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Op this Pamphlet, Mr. Lauder gives the following account: “ An ingenious gentleman (for whose amazing abilities I had conceived the highest veneration, and in whose candour and friendship I reposed the most implicit and unlimited confidence) advised me to make an unreserved disclosure of all the lines I had interpolated against Milton, with this view, chiefly, that no future criticks might ever have an opportunity of valuing themselves upon small discoveries of a few lines, which would serve to revive my error, and keep the controversy eternally alive.

“ With this expedient I then cheerfully complied, when that gentleman wrote for me the letter that was published in my name to Mr. Douglas, in which he committed one error that proved fatal to me, and at the same time injurious to the publick. For, in place of acknowledging that such and such particular passages only were interpolated, he gave up the whole Essay against Milton as delusion and misrepresentation, and thereby imposed more grievously on the publick than I had done, and that too in terms much more submissive and abject than the nature of the offence required.

“Though this letter in many respects contained not my sentiments, as plainly appears from the contradictory Postscript subjoined to it; yet such was my infatuation at that time, and implicit confidence in my friend, that I suffered it to be printed in my name, though I was previously informed by one of the greatest men of the age of its hurtful tendency, which I have since fully experienced to my cost.

“That the gentleman meant to serve me, and was really of opinion that the method he proposed might probably prove effectual for rescuing me from the odium of the publick, and in some measure restoring my character to the honour it had lost, I was then disposed to believe. His repeated acts of friendship to me on former occasions in conjunction with a reputation universally established for candour and integrity, left me little room to doubt it: though it is certainly a most preposterous method for a criminal, in order to obtain pardon for one act of felony, to confess himself guilty of a thousand. However, I cannot but condemn myself for placing so implicit a confidence in the judgment of any man, how great or good soever, as to suffer his mistakes to be given to the publick as my opinion.” King Charles vindicated from the charge of plagiarism, brought against him by Milton, and Milton himself convicted of forgery and a gross imposition on the publick. 8vo. 1754. p. S. É.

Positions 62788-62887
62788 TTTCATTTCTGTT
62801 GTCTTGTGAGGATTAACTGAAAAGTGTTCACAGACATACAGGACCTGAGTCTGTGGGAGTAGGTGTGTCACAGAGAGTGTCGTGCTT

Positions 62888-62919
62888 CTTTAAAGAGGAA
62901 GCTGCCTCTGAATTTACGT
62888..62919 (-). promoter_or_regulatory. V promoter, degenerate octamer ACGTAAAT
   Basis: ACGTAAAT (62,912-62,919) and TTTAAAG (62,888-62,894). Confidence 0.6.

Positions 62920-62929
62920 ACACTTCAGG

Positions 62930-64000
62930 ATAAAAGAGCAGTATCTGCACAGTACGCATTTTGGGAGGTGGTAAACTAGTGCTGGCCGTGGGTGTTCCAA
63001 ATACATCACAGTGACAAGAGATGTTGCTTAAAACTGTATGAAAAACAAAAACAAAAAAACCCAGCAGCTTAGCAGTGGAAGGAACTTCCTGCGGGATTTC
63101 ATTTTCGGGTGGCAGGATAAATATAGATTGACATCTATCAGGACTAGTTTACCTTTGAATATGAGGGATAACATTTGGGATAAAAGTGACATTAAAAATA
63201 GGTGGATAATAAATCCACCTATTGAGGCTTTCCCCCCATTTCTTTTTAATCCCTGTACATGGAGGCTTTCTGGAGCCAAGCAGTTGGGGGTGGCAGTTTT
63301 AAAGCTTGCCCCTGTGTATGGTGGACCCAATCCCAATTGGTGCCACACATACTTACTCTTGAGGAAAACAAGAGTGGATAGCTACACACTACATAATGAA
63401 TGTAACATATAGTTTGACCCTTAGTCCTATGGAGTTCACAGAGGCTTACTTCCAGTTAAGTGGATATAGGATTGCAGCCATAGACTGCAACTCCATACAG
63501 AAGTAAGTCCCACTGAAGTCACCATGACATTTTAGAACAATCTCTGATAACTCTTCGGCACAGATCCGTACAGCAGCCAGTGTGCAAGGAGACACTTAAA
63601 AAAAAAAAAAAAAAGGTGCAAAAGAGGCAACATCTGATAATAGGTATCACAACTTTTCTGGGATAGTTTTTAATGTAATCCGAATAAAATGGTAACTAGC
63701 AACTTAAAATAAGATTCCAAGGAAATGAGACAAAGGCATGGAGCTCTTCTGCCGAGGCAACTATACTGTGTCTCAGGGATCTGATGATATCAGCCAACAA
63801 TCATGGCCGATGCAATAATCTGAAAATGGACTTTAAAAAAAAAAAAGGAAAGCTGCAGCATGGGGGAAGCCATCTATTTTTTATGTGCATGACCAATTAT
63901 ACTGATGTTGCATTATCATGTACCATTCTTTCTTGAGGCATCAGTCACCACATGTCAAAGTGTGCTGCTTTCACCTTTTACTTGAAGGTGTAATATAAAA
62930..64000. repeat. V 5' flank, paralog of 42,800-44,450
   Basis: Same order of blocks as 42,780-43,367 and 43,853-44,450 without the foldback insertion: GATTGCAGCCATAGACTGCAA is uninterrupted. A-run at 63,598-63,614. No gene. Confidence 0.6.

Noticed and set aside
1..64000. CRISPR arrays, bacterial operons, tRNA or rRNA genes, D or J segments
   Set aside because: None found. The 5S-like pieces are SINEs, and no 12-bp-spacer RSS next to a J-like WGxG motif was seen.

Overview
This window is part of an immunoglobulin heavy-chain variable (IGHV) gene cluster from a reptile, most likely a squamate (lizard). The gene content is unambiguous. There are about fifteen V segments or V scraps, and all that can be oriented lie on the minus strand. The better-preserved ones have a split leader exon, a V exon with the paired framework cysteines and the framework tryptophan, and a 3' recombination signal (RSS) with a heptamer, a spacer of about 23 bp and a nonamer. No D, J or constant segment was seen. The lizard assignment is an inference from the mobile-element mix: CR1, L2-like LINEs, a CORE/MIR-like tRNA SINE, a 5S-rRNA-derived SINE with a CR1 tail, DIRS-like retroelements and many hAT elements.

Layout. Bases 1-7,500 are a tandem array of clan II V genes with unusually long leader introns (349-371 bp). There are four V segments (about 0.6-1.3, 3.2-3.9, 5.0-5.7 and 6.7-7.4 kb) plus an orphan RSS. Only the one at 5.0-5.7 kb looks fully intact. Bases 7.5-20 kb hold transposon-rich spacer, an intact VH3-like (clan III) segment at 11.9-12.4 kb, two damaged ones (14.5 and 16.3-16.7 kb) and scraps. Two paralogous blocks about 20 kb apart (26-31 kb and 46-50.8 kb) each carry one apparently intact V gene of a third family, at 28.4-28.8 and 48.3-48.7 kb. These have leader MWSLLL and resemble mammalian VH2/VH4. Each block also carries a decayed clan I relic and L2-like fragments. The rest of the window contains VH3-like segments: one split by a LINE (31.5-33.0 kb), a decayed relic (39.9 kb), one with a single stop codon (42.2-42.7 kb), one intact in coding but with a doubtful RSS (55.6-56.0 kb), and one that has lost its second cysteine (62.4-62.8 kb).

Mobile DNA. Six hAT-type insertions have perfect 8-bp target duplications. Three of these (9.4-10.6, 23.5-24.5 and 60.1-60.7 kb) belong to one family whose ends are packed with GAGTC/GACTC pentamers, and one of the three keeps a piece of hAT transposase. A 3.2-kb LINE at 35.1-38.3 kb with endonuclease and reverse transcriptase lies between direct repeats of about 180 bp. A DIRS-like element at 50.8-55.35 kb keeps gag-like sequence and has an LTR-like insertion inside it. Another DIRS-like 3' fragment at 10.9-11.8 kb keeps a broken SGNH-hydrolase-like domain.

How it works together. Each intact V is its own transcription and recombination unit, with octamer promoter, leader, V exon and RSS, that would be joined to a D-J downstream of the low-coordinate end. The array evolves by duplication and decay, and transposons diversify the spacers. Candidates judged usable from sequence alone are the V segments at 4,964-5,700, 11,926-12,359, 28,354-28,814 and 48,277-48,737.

TO THE

REVEREND MR. DOUGLAS.

· SIR,

CANDOUR and tenderness are in any relation, and on all occasions, eminently amiable; but when they are found in an adversary, and found so prevalent as to overpower that zeal which his cause excites, and that heat which naturally increases in the prosecution of argument, and which may be in a great measure justified by the love of truth, they certainly appear with particular advantages; and it is impossible not to envy those who possess the friendship of him, whom it is even some degree of good fortune to have known as an enemy.

I will not so far dissemble my weakness, or my fault, as not to confess that my wish was to have passed undetected; but since it has been my fortune to fail in my original design, to have the supposititious passages which I have inserted in my quotations made known to the world, and the shade which began to gather on the splendour of Milton totally dispersed, I cannot but count it an alleviation of my pain, that I have been defeated by a man who knows how to use advantages, with so much moderation, and can enjoy the honour of conquest without the insolence of triumph.